I don’t know why I get sucked into reading every issue of Cometbus. Actually, I do know why. It’s because Aaron writes at a level that’s miles above what you would expect from a personal zine. I’ll even go so far as to say that he writes at a level above most writers: zinesters, journalists, “serious literary authors,” whoever. He has the ability to draw you completely into his world, and he has the talent to express deep thoughts simply and clearly. I also really respect the fact that he can write at this level and that he has all this talent and that he’s developed such a large audience, yet he still publishes everything himself. That says a lot.
Still, every time I finish reading an issue of Cometbus, I swear that I’ll never read another issue. The reason for this is, despite the fact that I really think highly of his writing, Aaron Cometbus has mastered a tone that lingers somewhere between melancholy and nostalgia. I can’t read his stories without getting the feeling that, though the past was really cool and full of good times and wonderful people, it’s all over now. That coolness and those good times and wonderful people are all gone and the present stinks in comparison. I get stuck in this mindset. I start thinking about all the great friends I had and drifted away from. I mull over great times gone forever. It depresses me. Then I have to snap myself out of it. I have to look at Cometbus and remind myself that – this issue, anyway – takes place in 1984, when Aaron was nineteen years-old. And I’ve been nineteen, and I lived through 1984, and I wouldn’t go back to either of those times even if I could.
I fully admit that this may just be a personal problem, though. I’m talking more about my reaction to the book than I am talking about the book itself.
Lanky is technically issue #47 of Cometbus (and yes, I know that #48 is out already). In the introduction, he says that it’s not really a book. But it is a book. It’s bound like a book and it’s one long story with a plot and sub-plots and well-developed characters. It’s a novel. Lanky tells the story of Aaron’s first love. We follow a group of young punk rockers, most of whom are children of professors, living, partying, becoming friends, separating, and coming of age in Berkeley. Aaron and Lanky fall in love and have a relationship in this atmosphere. In some senses, it’s a classic love story, but the characters are original and interesting enough, and the setting is different enough to make you forget the classic elements of the story and just read along. I found myself feeling completely drawn into this world, and, perhaps because the narrator loved his characters so much, I became attached to the people in the book. I wanted to get to know them better, to hear more of their dialogue, to see more of their actions, to get out of the narrator’s head a little and meet the characters more directly, but Aaron keeps them at arms length. He’s very protective of his characters. You get the sense that he’s saying, “These characters are my friends. You can tag along and watch what we do, but you can’t be a part of us.” This is a strange attitude for a writer to take.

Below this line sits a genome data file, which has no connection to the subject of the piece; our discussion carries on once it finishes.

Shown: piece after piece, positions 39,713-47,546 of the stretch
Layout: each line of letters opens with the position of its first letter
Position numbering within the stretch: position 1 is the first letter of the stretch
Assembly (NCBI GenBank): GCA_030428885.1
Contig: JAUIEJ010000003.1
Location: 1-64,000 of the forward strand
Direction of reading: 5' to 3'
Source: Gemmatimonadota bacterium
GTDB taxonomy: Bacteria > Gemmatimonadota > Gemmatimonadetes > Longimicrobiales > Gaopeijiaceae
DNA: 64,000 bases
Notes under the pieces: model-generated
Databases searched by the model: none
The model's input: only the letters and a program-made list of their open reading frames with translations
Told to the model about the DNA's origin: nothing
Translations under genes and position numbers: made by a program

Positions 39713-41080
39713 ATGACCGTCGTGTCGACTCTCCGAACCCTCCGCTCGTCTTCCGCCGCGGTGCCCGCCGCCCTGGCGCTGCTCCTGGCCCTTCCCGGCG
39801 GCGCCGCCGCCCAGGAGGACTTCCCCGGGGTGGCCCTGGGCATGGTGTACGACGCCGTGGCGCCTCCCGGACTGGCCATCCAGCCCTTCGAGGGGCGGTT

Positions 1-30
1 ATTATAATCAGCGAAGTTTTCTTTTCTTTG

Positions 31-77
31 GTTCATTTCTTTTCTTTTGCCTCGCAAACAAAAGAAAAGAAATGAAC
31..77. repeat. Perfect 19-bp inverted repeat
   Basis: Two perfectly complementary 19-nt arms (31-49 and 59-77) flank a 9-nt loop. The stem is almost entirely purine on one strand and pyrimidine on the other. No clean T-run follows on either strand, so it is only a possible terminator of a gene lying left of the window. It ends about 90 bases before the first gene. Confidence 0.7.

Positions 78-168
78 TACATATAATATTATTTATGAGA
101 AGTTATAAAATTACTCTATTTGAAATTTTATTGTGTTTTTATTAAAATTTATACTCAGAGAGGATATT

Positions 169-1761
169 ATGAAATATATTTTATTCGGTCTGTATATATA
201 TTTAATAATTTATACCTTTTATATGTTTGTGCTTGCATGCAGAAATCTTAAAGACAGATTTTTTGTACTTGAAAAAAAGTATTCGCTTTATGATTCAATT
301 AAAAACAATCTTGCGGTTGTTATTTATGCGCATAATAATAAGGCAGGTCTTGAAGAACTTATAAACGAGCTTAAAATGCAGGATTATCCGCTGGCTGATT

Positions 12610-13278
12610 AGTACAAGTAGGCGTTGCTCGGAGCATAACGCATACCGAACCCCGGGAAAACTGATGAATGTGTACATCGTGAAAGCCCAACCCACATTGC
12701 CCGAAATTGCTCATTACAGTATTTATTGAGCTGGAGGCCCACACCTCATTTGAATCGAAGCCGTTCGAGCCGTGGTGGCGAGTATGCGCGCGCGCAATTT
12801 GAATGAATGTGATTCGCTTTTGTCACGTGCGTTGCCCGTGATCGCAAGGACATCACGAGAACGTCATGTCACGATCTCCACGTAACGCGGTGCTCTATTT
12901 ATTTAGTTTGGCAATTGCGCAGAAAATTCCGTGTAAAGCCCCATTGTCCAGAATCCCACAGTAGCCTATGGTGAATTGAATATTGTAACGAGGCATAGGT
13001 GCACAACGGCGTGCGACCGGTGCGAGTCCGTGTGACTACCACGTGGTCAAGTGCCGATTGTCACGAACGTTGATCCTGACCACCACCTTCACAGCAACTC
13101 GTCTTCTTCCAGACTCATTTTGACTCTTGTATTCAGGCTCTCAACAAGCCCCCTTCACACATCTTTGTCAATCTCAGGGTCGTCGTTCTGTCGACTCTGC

Still, like I said, it’s a really good read. I think this is Aaron’s first novel, and it’s an impressive book. As soon as I shake this nostalgia, I’ll probably go check out his next zine. –Sean Carswell (BBT, PO Box 4279, Berkeley, CA94704)